Since their final gig in 1987, there’s been barely anything keeping Bogshed’s memory alive; their appearance on the frequently referenced, often derided NME cassette C86 was the only ongoing reminder that they existed at all. But now their two albums, two EPs and two singles, along with five Radio 1 sessions for John Peel and a bunch of outtakes, have been brought together in one place: four hours of brash, uncompromising, joyful tunes with improbable titles such as Tried and Tested Public Speaker, Adventure of Dog and Oily Stack. Peel once described their music as “the musical equivalent of poisoning the water hole,” and Bryson knew from bitter experience that Bogshed’s awkward song shapes weren’t for everyone. But I always thought of them as finely honed, unique, sparkling. This music was surely born of very special circumstances.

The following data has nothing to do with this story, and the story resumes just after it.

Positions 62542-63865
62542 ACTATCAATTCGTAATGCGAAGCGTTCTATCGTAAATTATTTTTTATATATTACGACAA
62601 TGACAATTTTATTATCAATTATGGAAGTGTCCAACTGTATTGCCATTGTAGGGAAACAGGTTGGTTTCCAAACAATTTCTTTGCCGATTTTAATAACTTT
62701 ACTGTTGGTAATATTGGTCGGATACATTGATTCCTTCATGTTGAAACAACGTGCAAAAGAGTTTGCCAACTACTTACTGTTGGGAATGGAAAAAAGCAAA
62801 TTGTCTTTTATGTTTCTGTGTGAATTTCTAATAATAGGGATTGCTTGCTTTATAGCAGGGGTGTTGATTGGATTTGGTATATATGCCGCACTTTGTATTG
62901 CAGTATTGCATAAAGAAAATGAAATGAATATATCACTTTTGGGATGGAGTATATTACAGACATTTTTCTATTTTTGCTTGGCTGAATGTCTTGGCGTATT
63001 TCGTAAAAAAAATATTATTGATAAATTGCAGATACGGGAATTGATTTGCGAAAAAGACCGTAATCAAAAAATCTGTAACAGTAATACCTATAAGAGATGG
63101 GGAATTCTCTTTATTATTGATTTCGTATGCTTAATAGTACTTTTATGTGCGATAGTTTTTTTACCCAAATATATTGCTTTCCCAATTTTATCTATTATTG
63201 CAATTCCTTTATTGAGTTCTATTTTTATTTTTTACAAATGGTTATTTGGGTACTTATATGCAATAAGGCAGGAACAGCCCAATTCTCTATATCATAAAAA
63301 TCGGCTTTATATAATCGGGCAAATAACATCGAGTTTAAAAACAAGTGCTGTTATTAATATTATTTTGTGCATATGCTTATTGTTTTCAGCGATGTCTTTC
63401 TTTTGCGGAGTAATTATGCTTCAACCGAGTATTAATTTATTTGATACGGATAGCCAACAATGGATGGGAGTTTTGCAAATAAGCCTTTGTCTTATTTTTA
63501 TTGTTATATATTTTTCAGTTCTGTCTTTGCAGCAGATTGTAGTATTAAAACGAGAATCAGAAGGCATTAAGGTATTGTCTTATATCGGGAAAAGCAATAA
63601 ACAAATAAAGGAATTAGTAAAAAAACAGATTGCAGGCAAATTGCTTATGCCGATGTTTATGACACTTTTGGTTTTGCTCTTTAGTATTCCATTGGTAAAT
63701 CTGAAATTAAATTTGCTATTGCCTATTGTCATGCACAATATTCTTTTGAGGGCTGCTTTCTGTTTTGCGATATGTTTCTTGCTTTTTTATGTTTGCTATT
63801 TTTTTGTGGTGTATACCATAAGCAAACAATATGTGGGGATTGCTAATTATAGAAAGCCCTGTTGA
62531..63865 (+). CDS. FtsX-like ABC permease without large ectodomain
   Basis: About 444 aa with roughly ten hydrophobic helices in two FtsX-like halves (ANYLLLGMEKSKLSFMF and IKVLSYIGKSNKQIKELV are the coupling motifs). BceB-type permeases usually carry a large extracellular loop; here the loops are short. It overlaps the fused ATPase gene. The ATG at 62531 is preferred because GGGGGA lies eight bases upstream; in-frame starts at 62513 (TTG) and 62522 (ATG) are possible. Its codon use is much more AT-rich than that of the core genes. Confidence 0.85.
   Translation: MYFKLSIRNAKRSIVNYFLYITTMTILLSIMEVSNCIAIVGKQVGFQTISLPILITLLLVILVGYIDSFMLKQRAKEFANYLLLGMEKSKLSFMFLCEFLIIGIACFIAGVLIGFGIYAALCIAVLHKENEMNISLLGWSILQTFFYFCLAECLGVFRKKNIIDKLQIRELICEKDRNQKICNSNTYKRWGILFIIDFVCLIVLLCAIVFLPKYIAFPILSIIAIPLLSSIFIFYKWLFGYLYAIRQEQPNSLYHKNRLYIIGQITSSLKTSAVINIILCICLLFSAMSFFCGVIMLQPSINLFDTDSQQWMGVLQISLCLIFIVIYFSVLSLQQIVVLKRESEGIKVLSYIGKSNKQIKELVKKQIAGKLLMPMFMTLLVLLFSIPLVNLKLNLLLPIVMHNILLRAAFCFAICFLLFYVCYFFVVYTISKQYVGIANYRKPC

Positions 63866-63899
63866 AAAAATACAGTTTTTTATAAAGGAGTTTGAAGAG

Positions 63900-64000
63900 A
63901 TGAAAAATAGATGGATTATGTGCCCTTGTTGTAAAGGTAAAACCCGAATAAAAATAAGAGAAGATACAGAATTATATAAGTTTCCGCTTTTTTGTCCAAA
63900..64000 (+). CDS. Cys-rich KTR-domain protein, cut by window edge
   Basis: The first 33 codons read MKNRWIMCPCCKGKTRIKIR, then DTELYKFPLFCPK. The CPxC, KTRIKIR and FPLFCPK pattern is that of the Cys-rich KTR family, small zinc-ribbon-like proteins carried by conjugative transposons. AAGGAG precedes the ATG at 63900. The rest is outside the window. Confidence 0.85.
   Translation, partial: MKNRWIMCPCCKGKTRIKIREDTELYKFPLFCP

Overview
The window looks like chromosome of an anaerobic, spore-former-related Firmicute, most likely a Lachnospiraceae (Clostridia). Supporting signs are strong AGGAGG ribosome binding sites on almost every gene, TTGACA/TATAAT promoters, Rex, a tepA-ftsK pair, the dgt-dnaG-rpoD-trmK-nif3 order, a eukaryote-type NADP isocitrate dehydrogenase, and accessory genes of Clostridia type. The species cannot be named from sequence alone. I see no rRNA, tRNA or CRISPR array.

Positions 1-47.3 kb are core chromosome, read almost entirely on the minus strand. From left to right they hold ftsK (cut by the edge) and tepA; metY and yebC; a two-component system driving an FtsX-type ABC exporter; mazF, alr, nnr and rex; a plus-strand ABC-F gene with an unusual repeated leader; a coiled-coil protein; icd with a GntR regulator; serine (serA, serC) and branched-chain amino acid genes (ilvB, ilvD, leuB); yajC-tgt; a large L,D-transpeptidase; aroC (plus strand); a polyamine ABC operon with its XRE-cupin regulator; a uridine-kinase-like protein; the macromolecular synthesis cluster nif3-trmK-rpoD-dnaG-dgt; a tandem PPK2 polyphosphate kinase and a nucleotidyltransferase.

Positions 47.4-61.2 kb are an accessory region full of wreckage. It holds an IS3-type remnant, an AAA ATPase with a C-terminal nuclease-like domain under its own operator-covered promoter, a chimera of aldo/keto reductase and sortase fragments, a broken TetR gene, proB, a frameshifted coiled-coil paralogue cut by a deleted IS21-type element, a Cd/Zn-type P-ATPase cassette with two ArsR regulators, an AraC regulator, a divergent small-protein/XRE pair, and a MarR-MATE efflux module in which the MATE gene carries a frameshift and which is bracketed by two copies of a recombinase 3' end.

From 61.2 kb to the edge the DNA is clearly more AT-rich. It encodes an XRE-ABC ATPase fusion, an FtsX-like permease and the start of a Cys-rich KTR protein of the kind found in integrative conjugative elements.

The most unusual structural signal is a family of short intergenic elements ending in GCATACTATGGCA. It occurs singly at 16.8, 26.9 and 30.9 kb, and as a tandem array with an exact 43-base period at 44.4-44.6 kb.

Those circumstances turn out to be boredom, booze and isolation. With their gear set up in a small cottage outside Hebden Bridge, Yorkshire, the four members of the band – Bryson, his childhood friend Mark McQuaid (guitar), local teenager Tris King (drums) and Liverpudlian art student Phil Hartley (vocals) – would spend weeks on end, as Bryson put it, “making a racket. But we were working hard not to be cliched. We had our own way of playing together.” That single-minded pursuit of the extreme, in a quiet town with not much else to do, has parallels with Renaldo and the Loaf creating bizarre soundscapes in a bedroom in Portsmouth, or Beefheart’s Magic Band losing their collective minds in a house in Woodland Hills, southern California in 1969. “We’d press ‘go’ on the tape recorder,” said Bryson, “and every time we came up with a noise we thought we could re-use, we’d go back and copy it. Every single thing, even the mistakes. If Phil sounds like he forgets what he was going to say, it’s because he copied it from the first time we played it.”